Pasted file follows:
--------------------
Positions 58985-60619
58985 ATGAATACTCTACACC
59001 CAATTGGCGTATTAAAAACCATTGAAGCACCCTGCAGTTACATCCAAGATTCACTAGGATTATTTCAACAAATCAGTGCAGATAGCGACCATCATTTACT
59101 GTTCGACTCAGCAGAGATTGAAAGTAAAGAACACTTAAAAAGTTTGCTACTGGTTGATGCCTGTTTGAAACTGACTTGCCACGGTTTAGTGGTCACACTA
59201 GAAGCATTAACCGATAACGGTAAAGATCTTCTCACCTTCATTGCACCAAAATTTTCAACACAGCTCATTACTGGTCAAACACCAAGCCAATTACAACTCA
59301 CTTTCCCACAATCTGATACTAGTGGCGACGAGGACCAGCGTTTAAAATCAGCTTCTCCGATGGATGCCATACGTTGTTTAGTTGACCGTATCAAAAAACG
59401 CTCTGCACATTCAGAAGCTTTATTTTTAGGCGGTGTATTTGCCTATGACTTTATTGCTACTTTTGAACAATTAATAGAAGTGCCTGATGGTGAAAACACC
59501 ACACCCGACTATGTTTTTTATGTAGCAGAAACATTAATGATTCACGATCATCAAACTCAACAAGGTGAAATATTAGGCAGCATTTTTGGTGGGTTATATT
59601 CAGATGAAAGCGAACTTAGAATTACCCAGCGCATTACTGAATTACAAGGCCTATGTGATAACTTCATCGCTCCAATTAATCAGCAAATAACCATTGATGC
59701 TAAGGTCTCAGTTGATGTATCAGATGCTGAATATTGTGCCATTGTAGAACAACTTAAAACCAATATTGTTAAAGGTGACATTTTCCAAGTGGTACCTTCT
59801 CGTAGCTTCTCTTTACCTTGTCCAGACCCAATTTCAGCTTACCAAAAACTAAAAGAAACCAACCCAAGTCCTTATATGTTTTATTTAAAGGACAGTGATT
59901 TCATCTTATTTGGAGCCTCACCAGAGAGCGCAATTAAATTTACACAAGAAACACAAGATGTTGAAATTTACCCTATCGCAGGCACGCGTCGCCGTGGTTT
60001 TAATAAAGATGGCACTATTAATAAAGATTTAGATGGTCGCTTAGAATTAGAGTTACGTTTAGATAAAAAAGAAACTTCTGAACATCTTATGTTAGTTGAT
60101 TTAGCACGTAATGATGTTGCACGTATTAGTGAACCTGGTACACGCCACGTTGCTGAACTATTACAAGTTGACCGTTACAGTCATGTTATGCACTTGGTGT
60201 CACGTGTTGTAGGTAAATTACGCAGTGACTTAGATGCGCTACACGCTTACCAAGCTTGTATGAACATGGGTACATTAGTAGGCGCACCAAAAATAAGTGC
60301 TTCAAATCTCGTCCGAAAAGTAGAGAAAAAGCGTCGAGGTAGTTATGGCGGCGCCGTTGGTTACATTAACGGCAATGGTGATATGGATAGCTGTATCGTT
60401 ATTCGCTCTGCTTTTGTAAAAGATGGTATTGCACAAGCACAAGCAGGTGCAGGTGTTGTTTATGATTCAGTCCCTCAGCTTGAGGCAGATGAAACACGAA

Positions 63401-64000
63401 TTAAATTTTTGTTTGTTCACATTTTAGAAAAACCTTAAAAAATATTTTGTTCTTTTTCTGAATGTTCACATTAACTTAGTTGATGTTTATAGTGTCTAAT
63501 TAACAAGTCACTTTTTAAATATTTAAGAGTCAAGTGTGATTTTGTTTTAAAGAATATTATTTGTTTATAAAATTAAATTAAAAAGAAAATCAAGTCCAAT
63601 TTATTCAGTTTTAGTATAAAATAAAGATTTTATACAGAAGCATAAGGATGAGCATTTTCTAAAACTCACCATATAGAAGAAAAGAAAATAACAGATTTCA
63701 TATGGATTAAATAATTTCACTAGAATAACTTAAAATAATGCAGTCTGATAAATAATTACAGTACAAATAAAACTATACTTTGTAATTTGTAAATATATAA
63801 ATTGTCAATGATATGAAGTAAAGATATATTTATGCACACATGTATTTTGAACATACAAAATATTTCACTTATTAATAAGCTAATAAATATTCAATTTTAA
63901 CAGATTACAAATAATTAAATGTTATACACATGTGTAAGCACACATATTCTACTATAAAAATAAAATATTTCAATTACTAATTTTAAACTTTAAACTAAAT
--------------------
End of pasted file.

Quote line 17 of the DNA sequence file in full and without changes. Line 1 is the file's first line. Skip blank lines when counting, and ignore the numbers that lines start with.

60401 ATTCGCTCTGCTTTTGTAAAAGATGGTATTGCACAAGCACAAGCAGGTGCAGGTGTTGTTTATGATTCAGTCCCTCAGCTTGAGGCAGATGAAACACGAA